Testing My Fountain Pen Inks’ Water Resistance

I wondered how water-resistant the inks from the various pens on my desk would be. For my unscientific test, I wrote a small sample of text with each of these inks on a sheet of plain white copier paper:

Don’t judge my penmanship. I know. I know.

Dry inks

I let them dry overnight. Then I used a wet toothpick to put one drop of water on each sample, being careful not to move the paper or water at all. The results were mixed:

Wetted inks

  • Jacques Herbin melted away.
  • LAMY was as ruined.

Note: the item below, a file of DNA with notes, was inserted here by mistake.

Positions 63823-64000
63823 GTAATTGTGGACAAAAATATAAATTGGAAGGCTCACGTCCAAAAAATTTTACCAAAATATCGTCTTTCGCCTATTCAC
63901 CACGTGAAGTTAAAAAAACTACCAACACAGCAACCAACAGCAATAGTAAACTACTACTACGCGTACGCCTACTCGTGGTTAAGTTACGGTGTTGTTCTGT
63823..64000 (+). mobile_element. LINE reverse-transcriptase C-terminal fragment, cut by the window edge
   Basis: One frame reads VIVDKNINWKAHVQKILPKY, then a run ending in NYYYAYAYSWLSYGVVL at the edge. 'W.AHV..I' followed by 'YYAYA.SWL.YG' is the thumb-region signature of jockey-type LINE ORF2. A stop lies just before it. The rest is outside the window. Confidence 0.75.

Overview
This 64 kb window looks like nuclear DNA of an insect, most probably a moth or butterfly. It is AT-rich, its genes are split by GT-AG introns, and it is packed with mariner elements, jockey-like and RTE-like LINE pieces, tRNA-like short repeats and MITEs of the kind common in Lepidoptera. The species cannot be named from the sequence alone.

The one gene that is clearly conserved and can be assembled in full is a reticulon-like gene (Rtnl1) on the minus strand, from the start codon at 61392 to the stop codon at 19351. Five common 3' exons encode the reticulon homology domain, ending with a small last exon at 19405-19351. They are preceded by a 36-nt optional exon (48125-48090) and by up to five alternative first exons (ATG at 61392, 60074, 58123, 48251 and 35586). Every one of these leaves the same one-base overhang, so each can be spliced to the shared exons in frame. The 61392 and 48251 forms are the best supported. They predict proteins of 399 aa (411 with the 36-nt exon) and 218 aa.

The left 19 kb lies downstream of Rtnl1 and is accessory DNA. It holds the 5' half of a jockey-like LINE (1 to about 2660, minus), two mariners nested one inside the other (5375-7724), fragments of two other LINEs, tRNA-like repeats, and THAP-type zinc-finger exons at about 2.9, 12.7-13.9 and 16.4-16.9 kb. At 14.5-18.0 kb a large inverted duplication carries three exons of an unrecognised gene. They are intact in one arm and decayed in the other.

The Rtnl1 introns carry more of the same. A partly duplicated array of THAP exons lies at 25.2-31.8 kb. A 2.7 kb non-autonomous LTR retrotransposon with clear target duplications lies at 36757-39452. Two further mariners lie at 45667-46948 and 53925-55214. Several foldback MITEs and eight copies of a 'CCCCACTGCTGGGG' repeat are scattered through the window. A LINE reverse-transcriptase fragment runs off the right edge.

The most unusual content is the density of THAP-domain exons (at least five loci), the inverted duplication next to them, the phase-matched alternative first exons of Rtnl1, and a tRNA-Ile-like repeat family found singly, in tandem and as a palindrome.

• Herbin feathered badly but was readable.
  • Noodler didn’t notice.
  • Fisher blurred slightly.
  • Zebra: what water?
  • Pentel was also lost.

While I don’t make a habit of getting my notes wet, if were carrying a notebook out of the house, I’d pick one of the survivors. Baystate Blue and the Zebra F-701 weren’t affected. The space pen was fine, and Perle Noire was readable. I wouldn’t risk Émeraude de Chivor, LAMY, or EnerGel to rain, drops of water off an ice tea glass, or even damp hands.

My notebooks often spend their entire lives on my desk and I don’t exactly take them scuba diving. Yet, this is a good thing to know.

For my next experiment, I’m going to let the same inks dry for a week before testing.

Followup 2024-03-17: I tried again after letting the inks sit for 2 weeks. The results were similar to the original test:

Two weeks later

The extra time didn’t let them “cure” or “harden” or “set in” or such.

Related Posts